RE: [APBR_analysis] Re: Seattle Resurgence?
- -----Original Message-----
From: monepeterson [mailto:mone@...]
Sent: Wednesday, April 02, 2003 10:05 AM
Subject: [APBR_analysis] Re: Seattle Resurgence?
>> 2. When the trade happened, I saw it as a boost for the offenseYes, prior to the trade the Sonics were on course for what, maybe 38
>>with a potential for making the team a 50+ win playoff caliber
>>version fairly soon. Ray Allen is that much better than Gary Payton
>Dean, if you can do so without compromising your position with the
>Sonics, can you comment more at length on #2? I understand Ray being
>more efficient than Payton, but how does this help the other players?
wins? Obviously the 50+ win prediction requires more than just the
Allen trade, and given that it is a prediction for the future, when
Payton will decline due to age while Allen is still at his peak, time
is on Allen's side too. But still that seems like a lot of additional
wins for an Allen-Payton swap, even given the other ingredients and time
>I'm just remembering earlier in the season when McMillan saidYes, the LA Times featured it in their quote of the day column/box,
>something about James being self-centered, and Jerome's response was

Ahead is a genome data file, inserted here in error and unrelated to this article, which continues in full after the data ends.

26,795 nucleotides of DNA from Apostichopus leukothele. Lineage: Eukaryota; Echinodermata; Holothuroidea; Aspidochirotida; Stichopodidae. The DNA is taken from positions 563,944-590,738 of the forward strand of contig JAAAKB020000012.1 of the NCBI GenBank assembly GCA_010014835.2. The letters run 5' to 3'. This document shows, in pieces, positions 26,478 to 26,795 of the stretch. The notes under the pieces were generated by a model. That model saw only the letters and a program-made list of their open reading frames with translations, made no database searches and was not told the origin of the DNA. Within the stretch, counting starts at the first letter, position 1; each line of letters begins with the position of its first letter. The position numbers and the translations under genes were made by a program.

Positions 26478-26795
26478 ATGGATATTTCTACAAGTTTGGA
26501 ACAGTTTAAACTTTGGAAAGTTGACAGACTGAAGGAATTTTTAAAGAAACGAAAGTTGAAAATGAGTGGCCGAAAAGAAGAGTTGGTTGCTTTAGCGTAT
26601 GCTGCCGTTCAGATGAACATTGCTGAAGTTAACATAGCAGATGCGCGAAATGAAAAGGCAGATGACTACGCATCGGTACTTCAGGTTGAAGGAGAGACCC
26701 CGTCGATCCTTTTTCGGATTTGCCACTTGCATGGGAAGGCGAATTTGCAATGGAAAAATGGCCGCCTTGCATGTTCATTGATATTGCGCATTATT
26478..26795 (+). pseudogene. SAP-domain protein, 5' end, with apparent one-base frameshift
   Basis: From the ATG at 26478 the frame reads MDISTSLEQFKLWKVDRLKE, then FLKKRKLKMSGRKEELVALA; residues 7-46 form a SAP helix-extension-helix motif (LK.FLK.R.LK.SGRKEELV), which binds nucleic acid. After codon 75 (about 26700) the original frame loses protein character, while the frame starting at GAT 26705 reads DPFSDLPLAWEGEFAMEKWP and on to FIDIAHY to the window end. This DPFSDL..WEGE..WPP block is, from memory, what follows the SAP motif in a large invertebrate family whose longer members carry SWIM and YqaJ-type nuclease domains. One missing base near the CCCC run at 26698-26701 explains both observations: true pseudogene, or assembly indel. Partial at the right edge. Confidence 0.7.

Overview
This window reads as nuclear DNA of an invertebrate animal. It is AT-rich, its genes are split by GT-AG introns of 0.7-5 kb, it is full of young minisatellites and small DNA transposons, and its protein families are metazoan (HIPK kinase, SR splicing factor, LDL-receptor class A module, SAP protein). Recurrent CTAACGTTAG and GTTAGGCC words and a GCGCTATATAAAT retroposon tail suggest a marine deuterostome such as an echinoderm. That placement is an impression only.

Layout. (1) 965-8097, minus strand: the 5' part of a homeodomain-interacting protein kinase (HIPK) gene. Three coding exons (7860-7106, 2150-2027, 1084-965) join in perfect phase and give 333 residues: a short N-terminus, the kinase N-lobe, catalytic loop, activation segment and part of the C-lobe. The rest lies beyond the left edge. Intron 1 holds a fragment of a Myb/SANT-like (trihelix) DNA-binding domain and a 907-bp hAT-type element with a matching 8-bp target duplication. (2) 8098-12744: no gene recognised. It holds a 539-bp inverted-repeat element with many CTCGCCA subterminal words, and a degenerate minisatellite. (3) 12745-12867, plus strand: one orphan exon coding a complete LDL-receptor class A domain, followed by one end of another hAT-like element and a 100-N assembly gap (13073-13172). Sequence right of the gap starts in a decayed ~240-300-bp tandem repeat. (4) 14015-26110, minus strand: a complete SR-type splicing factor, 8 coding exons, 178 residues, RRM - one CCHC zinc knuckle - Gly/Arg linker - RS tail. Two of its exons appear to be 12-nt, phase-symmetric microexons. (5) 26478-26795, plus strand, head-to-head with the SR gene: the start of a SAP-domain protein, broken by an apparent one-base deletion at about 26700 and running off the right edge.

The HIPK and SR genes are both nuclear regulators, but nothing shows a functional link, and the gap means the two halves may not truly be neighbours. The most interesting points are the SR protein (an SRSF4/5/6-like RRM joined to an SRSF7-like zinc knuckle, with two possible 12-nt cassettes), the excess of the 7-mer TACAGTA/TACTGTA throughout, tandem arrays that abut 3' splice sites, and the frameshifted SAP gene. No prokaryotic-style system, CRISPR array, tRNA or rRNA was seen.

>"I don't know what he's talking about. I just take care of Jerome."
>Had to be the quote of the year.
but I think the quote should've gotten even more notice than it did,
because I agree it has to be one of the quotes of the year. Maybe
the kind of thing that Terry Pluto could use if he ever writes
"Tall Tales II" or whatever.
BTW, I recently finished reading Pluto's "Falling from Grace" a critique
of the NBA written in the late 1990s. Prescient in many ways, about the
decline of interest in the NBA post-Jordan. Granted that's not exactly
Karnak the Magnificent prescience, and there was much that I didn't agree
with in the book or that was poorly analyzed, but Pluto made some good
points too. Plus he had a good quote from Frank Layden about how
Adrian Dantley became such a pill on the Jazz that they traded him away,
jsut to get him off the team. ;)
- --- In APBR_analysis@yahoogroups.com, "Mike G" <msg_53@h...> wrote:
> What matters is that x points and y rebounds occurred in z minutes.This is actually misleading. I won't say wrong, but misleading.
Pace is very important. Many of the individual stats are offensive
and without adjustment for pace overweight players who just put up a
lot of offensive stats _per minute_. And pace is mostly (not
entirely) a function of a decision about pace, not ability (though
ability has a small impact). How fast or slow teams play reflects
primarily on their style not their substance. How many points and
rebounds per minute reflects both style and substance. Removing pace
more isolates the substance.
The way common possessions do it is by isolating another variable in
addition to minutes that is common between both teams on the floor.
Both teams have 48 minutes to win. Both teams have 100 possessions
to win in a fast game or 85 in a slow game or whatever. But both
opponents have the same number (not true with small possessions
= "plays"). So, yes, what matters is what happens per minute, but it
is equivalent to say that what matters is what happens per
possession. And what happens per possession isolates quality better
than what happens per minute.